UCF revises its identity as it bids for HSI status

UCF students, professors, and alumni gathered at the Student Union's Cape Florida Ballroom for the Hispanic Serving Institution forum, where they discussed the impact of HSI status on UCF.

As UCF prepares to gain Hispanic-serving institution status by 2019, it's beginning to address how it will affect diversity within the community, and what changes can be made to ensure the university will be serving its Latino population.

UCF, like many universities, has struggled to define what a Hispanic-serving university looks like. In response, UCF created a position meant to help the university view its students and faculty through the lens of a Hispanic-serving Institution.

Dr. Cyndia Muñiz, the assistant director for Hispanic affairs in the Office of Diversity and Inclusion, has been placed in charge of issues such as Latino representation among the faculty. While UCF's enrollment data estimates 25 percent of students identify as Latino, Muñiz said only about 10 percent of faculty members identify as the same. 

“The university is aware that there is work to be done in that area,” Muñiz said. In fact, she said, one of the projects the Office of Diversity and Inclusion will be addressing the retention of Latino faculty.

UCF is not alone in addressing diversity among university faculty. Data gathered by Excelencia In Education in conjunction with the Mellon Foundation showed less than 5 percent of university faculty in the U.S. identifies as Latino nationwide, compared to 17 percent in HSI universities.

Muñiz hosted a forum Jan. 31 where students, faculty and alumni what they believe UCF should address as the university progresses towards HSI status.

Angie Torres, senior international and global studies student at UCF and participant of the forum had the opportunity to attend a summer research program at Duke University's Ralph Bunche Institute, which focused on providing research opportunities to people of color.

“They brought in professors and people who worked in the government,” Torres said. “If they went through all these hardships and struggles similar to my own, then I can do it too. As a kid I didn’t even know what a Ph.D was. Going to that program, seeing these professors of color, seeing these women, it showed me that I can do it.”

For students like Angie their progress as professionals depends on how much effort they are willing to put into finding programs that can help them advance in their professional careers.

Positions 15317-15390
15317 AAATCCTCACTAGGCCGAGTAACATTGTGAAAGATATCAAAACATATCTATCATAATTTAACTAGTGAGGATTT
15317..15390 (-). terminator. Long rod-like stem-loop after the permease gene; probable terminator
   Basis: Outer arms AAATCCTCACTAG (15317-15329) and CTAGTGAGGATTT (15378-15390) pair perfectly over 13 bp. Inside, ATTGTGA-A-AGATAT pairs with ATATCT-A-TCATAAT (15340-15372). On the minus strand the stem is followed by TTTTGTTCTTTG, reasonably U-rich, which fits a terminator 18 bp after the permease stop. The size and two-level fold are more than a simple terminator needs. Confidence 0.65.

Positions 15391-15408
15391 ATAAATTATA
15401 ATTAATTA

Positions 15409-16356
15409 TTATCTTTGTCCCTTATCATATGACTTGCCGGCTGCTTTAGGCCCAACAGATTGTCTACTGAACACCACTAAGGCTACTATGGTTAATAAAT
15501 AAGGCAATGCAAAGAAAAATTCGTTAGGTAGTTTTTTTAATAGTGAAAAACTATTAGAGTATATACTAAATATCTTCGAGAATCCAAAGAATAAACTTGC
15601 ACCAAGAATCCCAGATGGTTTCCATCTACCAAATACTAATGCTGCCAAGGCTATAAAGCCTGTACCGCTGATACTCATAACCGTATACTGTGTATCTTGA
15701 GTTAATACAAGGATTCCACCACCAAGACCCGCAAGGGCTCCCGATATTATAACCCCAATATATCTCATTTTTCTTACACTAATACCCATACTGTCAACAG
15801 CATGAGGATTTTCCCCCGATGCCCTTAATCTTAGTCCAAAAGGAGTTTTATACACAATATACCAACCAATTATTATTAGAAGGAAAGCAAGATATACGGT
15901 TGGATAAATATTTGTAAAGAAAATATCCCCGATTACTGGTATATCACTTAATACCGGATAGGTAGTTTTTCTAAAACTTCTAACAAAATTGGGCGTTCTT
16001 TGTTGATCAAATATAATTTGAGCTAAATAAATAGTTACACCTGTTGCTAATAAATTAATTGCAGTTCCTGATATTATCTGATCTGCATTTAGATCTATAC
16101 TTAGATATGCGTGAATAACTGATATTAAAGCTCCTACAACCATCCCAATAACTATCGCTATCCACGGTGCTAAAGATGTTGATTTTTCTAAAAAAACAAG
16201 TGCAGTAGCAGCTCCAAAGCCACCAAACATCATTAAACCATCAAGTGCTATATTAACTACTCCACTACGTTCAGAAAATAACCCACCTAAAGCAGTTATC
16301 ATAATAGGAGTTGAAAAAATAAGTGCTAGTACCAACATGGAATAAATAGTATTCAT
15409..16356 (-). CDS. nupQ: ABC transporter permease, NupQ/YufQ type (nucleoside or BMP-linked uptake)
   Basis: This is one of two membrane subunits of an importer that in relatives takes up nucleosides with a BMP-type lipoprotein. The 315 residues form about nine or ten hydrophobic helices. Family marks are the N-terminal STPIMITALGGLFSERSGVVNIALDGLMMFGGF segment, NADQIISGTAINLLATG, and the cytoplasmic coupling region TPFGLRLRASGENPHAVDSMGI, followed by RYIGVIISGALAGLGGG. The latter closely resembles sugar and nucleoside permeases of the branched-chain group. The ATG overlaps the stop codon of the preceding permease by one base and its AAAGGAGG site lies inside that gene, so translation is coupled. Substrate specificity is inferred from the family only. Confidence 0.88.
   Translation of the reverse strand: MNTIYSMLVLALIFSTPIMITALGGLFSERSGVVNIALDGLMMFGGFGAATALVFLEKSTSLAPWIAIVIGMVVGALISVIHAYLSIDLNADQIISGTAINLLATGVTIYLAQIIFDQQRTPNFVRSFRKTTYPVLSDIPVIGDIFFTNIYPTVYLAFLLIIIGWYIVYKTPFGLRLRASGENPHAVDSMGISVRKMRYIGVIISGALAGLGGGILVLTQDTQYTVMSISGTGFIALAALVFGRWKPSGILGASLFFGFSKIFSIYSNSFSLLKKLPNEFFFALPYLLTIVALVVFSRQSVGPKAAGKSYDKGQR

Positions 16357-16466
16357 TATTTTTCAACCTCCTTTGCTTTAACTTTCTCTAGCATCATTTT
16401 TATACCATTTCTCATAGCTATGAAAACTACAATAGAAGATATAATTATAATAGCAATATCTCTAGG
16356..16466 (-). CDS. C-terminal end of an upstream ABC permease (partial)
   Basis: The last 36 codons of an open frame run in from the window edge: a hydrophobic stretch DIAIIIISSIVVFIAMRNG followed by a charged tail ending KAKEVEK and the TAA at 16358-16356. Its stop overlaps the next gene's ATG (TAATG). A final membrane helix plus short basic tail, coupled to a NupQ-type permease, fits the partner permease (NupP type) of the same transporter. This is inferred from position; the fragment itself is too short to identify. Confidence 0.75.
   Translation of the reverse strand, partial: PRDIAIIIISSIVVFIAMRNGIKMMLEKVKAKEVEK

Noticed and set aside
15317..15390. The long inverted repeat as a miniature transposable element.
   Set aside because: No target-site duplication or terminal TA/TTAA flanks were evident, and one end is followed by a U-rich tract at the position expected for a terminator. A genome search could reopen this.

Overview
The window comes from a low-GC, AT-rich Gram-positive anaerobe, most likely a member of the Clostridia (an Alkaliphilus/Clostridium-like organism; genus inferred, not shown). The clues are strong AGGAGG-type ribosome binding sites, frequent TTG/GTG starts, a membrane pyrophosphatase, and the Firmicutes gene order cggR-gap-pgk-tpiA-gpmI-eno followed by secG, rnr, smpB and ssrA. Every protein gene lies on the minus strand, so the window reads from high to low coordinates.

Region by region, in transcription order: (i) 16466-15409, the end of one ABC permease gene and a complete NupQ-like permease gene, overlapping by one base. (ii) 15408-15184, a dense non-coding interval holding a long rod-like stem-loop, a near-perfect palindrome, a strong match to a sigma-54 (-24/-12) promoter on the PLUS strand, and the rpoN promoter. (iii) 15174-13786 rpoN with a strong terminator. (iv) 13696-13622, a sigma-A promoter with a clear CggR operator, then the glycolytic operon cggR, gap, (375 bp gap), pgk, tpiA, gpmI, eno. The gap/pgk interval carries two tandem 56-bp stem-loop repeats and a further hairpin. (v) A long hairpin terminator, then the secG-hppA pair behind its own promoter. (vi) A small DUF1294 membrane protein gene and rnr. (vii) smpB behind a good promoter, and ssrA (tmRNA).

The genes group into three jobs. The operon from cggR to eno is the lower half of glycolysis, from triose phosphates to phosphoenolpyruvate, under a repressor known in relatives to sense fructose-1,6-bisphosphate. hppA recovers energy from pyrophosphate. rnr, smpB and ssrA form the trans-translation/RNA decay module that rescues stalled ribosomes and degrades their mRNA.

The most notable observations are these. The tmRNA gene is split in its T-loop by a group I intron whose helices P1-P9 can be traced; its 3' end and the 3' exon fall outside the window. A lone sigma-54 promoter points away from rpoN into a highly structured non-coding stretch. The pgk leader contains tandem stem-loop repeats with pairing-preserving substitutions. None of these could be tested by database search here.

“You have to be a go-getter. Being a minority, if you’re not a go-getter it makes things 100 times much harder," she said. "Sometimes word of mouth is the best way to get to these people but you also have to be in that setting with people of color.”

Deborah Santiago, vice president for policy and co-founder of Excelencia in Education also observed a desire for Latino faculty development by members of university faculty themselves.

“We started hearing more from students initially, but I think often we’ve also heard from HSI faculty who are Latino," she said. "They believe that there needs to be more Latinos.”

In her experience, faculty that identify as Latino are the heart of HSI because they are the ones that work with students and are the ones committed to cause.

By identifying as Latino, Santiago said, they make the choice to embrace that part of who they are while also acting as an academics, which embodies the spirit of HSIs.

While she believes strong Latino faculty representation should be required in an HSI-designated university, it is difficult to measure what adequate representation would be.

“Ideally you would see a very strong representation of Latino faculty at an HSI," she said. "The hard part is what does that mean when try to quantify."

Ethnic distribution in HSI universities varies by institution. Florida International University, for example, reported approximately 67 percent of their undergraduate students and 19 percent of their full-time faculty identified as Latino in 2016, while Valencia College reported 34 percent and 10 percent, respectively. 

Since the Fall 2016 semester, UCF has met the two federal requirements for developing HSIs: being an accredited institution and enrolling a Latino full-time undergraduate student population equivalent to 25 percent of the total undergraduate population. There is no minimum diversity requirement for staff or faculty, nor is there indication that any grants given to the university must be used to promote Latino projects.

According to UCF's Office of Diversity and Inclusion, UCF barely met the Title III-required proportion of students receiving the Federal Pell Grant, with 39 percent, and the 25 percent Latino undergraduate requirement, with 25.03 percent.

Although UCF barely meets the Latino undergraduate requirement, Excelencia in Education data showed that the university would already be enrolling eight times as many Latino students as 59% of HSIs nationally. 

In Santiago's opinion, while creating a more diverse faculty should be the priority of any HSI fostering an inclusive culture is far more definitive.

“It’s not that others can’t educate Latinos, obviously that is the case, but I do think that we have to concurrently improve faculty development in cultural competency and we need to grow the pipeline of Latino faculty concurrently, and I think that commitment is the serving,” Santiago said.

To her, the definition should go beyond the number of Hispanics enrolling. “If it can create faculty that is culturally competent, if they’re African-American or white or whatever their background is, and they care, that can be a Hispanic-serving institution.”

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